BUCHANAN:  Right.  Let me just interrupt you, James Westhead, that Ahmadinejadand is the new Iranian president of Iran, extreme hard-liner, says the Holocaust never happened, says, we are going to wipe Israel off the map.  He has excited the Iranian street and probably the Arab street and everything.  But there is opposition to him in Iran.  But how serious is it? 


CORSI:  Well, Pat, the problem is that there‘s always been opposition to this regime, since it came into power in 1979, but the regime controls all the forces of repression.  In Iran, you risk your life in order to go out in the streets and protest. 

BUCHANAN:  All right, but, Jerome, let me—I know this.  But, look, and he‘s a bad guy, and he‘s saying a lot of terrible things and he‘s a hothead, it looks like.

But Iran has not perpetrated any single act that could invite an American military strike.  Do you really think they want a war or a confrontation with the United States? 


CORSI:  Pat, Ahmadinejad, if you listen to him, is a complete zealot.  He is on the theme, extreme theme of Shiite Islam, that there‘s going to a second coming of one of their holy figures, the 12th imam, who disappeared in 946.  And he thinks it will take an apocalypse to bring back the second coming of this imam. 

BUCHANAN:  But, Jerome, Jerome, we have got our own Armageddonites here in this country. 

CORSI:  No question about it, Pat.

And the thing is, Iran could very simply solve this crisis.  What the IAEA has asked for is transparent inspection. 

BUCHANAN:  Right. 

CORSI:  And, instead of that, Iran defies the IAEA, takes steps against the E.U.-3 to the point where the negotiations have completely broken down.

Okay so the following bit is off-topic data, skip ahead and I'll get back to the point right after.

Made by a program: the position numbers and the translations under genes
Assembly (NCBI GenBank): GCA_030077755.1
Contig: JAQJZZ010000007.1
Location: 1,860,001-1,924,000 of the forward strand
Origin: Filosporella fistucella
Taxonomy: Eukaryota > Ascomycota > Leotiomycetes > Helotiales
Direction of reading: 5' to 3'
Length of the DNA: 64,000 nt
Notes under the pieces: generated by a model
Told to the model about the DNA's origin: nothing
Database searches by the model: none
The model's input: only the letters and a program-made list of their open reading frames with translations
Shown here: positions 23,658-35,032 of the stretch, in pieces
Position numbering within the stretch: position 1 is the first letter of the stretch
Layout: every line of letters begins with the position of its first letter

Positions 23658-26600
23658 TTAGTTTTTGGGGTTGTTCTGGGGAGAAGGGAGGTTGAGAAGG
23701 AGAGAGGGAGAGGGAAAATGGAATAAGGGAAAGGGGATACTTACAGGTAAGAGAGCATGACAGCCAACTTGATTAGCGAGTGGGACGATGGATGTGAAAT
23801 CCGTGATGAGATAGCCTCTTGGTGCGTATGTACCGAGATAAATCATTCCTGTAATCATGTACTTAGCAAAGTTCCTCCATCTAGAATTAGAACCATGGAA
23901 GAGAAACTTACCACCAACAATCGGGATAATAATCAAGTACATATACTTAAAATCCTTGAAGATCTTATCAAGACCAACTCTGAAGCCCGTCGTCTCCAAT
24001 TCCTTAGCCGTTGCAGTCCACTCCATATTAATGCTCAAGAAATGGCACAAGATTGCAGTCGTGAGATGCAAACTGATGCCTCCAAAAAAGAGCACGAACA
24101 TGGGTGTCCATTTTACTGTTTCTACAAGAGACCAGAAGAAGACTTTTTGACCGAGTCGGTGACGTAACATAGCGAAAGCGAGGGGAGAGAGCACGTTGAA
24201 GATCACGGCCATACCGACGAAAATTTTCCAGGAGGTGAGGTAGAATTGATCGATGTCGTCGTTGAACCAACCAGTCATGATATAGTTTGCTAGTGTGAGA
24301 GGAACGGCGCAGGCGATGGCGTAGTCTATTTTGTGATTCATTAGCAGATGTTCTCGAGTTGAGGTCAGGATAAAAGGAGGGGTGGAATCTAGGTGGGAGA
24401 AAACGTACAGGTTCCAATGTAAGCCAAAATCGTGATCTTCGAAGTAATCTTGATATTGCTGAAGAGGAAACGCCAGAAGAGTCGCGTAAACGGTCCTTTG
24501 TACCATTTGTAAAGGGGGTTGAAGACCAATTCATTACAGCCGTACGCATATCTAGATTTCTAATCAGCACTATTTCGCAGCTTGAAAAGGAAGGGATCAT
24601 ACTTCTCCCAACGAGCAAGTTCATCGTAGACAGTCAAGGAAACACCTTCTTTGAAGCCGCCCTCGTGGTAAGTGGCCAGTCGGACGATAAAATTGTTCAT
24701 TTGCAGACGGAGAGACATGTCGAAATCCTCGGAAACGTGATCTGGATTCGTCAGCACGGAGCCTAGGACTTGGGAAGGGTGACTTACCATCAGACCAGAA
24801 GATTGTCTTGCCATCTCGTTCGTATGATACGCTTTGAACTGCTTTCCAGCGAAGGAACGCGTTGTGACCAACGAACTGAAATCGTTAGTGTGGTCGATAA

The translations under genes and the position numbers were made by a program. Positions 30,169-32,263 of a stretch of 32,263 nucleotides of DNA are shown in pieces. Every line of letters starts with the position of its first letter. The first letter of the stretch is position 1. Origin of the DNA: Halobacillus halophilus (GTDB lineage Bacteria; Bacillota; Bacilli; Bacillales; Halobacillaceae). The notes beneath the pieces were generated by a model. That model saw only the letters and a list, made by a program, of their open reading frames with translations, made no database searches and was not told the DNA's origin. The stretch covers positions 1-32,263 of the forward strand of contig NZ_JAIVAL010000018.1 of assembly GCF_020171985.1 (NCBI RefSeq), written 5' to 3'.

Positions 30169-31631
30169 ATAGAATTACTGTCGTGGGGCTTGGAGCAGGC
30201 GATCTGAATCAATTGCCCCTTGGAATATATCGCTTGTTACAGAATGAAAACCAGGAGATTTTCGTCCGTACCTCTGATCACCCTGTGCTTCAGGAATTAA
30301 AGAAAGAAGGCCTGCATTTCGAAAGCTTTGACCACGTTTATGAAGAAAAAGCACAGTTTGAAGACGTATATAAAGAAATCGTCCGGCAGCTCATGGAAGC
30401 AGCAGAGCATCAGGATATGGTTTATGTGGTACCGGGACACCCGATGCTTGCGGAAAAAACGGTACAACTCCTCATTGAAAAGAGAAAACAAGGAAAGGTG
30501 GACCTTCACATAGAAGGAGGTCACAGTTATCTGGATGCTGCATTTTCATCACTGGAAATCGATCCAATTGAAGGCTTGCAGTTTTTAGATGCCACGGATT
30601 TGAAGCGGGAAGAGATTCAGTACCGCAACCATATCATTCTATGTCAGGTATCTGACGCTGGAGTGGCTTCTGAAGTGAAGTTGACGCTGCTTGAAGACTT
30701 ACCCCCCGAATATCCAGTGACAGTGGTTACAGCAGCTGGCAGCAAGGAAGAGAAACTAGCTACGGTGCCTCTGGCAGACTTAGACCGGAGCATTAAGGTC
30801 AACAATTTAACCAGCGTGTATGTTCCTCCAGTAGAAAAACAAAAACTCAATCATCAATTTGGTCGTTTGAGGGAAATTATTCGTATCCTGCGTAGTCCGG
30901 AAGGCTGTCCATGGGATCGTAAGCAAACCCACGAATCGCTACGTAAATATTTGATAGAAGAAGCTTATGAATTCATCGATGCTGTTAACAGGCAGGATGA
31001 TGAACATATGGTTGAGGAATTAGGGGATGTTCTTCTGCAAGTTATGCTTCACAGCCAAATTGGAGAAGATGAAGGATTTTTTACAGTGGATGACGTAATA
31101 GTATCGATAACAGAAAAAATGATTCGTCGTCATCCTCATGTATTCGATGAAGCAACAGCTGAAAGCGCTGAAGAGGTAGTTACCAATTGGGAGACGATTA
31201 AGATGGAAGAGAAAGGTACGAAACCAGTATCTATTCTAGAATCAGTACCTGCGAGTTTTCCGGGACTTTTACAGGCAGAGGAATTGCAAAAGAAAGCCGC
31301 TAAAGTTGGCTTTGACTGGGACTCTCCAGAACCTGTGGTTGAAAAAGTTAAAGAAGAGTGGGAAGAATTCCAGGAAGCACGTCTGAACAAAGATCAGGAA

BUCHANAN:  All right. 

Let me ask both of you just a single-word answer question.  Should the United States talk directly to Iran before we go to any kind of confrontation.

Let me go with you first, James.  Yes or no? 

WESTHEAD:  I don‘t think it‘s going—it wouldn‘t do any good at all. 

BUCHANAN:  All right. 


WESTHEAD:  I don‘t think there‘s any point in it.  I think what—it‘s going to be international measures. 


BUCHANAN:  Jerome.

CORSI:  I agree with James.  I think it‘s international and it‘s time for the Security Council to get involved, for the IAEA and the E.U.-3 to lead the argument at the Security Council.  The United States has followed the lead of the IAEA.  We should continue doing that and applying strong pressure. 


BUCHANAN:  OK.  Thank you both, gentlemen.  And I‘m sure this is going to be another issue that we are going to hear a lot about in coming days.